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Harley-Davidson Reminds Us That Its Bikes are Customizable

Tim Huber

Harley-Davidson Politely Reminds Us Its Bikes are Customizable

New video from Harley reminds the motorcycling world that the moco’s bikes are, indeed, highly customizable.

Harley’s stranglehold on the motorcycle industry has become increasingly tenuous over the last couple years. As its primary demographic continues to age, the brand has had trouble reaching a younger market. This occasionally results in some, uh, rather ham-fisted attempts to change millennial’s perception of the Milwaukee-based brand. Despite the widespread success OEMs have recently experienced in the modification-friendly production market, Harley somehow has largely missed the boat and failed to capitalize on the trend. Not for a lack of trying. A recently released video from the iconic American marque aims to remind everyone that its V-Twins are indeed, very customizable. Like, really. They are guys.

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While the company has invested in sponsoring various races and competitions such as the Daytona TT and the new H-D Hill Climb event at the upcoming Winter XGames, a larger effort is being made to tap into the customs scene. Presenting a wide range of the modification possibilities available to Harley owners appears to now be a key strategy for the manufacturer. In addition to making its models more modification-ready/friendly in recent years, Harley continues to expand its already massive parts and accessories catalog.

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The company is now highlighting its bible-length parts and accessories catalogue in a move to slightly rebrand itself without losing the qualities that lead to people falling in love with it in the first place. The new half-minute video posted to H-D’s official Youtube channel starts with the words; “There are 8 billion people on earth, blending in is not an option”. It then proceeds to show various stills of Harley owners posing with their respective customized H-Ds while quasi-inspirational texts flash across the screen.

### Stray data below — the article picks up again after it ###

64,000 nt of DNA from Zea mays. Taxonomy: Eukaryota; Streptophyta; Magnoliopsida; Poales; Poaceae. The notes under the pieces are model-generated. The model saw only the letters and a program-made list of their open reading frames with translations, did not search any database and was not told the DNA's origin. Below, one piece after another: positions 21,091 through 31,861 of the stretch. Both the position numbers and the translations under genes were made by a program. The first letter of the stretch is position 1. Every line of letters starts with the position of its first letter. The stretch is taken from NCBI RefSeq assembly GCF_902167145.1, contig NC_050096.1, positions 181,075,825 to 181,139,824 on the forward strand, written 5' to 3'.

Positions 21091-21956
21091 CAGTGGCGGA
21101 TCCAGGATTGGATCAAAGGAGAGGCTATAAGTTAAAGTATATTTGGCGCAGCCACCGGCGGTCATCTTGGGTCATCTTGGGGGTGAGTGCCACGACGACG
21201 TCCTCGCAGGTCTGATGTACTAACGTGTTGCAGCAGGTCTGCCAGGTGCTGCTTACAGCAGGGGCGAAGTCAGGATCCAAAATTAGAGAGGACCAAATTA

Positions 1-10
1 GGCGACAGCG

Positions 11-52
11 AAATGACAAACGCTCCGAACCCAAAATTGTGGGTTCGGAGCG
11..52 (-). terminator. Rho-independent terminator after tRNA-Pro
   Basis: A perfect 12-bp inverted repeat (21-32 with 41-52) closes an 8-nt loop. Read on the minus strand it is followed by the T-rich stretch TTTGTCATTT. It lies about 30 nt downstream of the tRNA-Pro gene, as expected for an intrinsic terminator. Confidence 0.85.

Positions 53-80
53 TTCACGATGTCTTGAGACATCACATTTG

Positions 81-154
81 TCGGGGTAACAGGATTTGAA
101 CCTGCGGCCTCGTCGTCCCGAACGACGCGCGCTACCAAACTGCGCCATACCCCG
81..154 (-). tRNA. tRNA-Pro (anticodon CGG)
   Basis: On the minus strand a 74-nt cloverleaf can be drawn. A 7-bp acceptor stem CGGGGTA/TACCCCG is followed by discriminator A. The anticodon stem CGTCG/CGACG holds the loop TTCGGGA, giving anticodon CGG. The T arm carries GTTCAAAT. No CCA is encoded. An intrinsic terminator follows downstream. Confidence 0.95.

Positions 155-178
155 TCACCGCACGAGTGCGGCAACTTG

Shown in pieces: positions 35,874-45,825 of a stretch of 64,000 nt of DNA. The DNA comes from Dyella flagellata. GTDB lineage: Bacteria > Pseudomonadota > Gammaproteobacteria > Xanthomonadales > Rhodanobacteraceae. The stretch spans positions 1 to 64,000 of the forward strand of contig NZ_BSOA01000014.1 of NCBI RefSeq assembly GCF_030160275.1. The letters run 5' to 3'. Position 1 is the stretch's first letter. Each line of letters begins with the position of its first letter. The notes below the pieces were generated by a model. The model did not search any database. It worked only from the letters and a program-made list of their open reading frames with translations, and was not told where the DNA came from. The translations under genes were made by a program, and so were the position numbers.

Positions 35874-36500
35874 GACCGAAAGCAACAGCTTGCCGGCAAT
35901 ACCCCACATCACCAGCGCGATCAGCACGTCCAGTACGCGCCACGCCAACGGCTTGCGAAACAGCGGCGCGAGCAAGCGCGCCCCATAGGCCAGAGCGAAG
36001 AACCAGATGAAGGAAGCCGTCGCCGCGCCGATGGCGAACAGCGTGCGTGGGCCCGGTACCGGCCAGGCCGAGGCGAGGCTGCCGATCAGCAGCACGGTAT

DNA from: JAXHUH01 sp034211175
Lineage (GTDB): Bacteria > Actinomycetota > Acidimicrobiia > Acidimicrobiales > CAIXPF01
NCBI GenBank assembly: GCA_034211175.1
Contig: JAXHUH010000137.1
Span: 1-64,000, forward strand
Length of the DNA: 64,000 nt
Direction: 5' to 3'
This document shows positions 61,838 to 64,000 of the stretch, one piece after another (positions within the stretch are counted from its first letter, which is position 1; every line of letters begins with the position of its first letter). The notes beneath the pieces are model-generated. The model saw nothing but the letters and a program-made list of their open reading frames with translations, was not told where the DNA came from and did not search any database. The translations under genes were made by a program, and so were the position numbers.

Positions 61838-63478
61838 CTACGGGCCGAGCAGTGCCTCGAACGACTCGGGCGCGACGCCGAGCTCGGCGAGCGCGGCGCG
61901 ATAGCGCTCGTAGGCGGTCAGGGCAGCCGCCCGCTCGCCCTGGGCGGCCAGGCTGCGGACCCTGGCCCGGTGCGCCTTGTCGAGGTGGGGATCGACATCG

Though it doesn’t have much impact on the US market, one of the more clever marketing strategies Harley has employed recently has been its Battle of the Kings contest. The contest pits 250 H-Dealerships from more than 20 countries against each other in a build off where participants are limited to using one of seven current models ( this year it's the Street 750, Street Rod, Iron 883, Forty-Eight, Roadster, Street Bob, and Fat Bob). Each entry is also limited to a budget of no more than a little over $7K and half of that must be spent on items from the official H-D catalog.

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The public then votes on it favorite bikes from each region before finalists are selected and then a winner is ultimately crowned at EICMA. The whole event is somewhat brilliant in the sense that Harley is getting several hundred dealers to produce bespoke versions of its current machines dressed up in a couple grand worth of official parts and accessories. Aside from the beautiful bikes it produces, the contest ultimately serves as an engaging and effective marketing tool, all while costing H-D very little considering the impact Battle of the Kings makes.

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The company is going in a more hip direction and several factors would suggest Harley doesn’t have any intentions of slowing this down. A few weeks ago we told you about Harley-Davidson filing several trademarks for what are seemingly new model names; “The Bronx”, “The 48X”, and “The Pan America”. While we can make some confident assumptions about what the 48X and Pan American will probably consist of, the Bronx model very well may be the hip customizable urban model the company’s lineup has largely been lacking.

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While Indian continues to find success in both attracting a new, younger customer-base, and keeping established customers coming back – without alienating either of the two vital demographics – Harley can’t seem to catch a break these days. Hopefully for the sake of the legendary American outfit, the push in this new direction will yield the positive results that Harley desperately needs.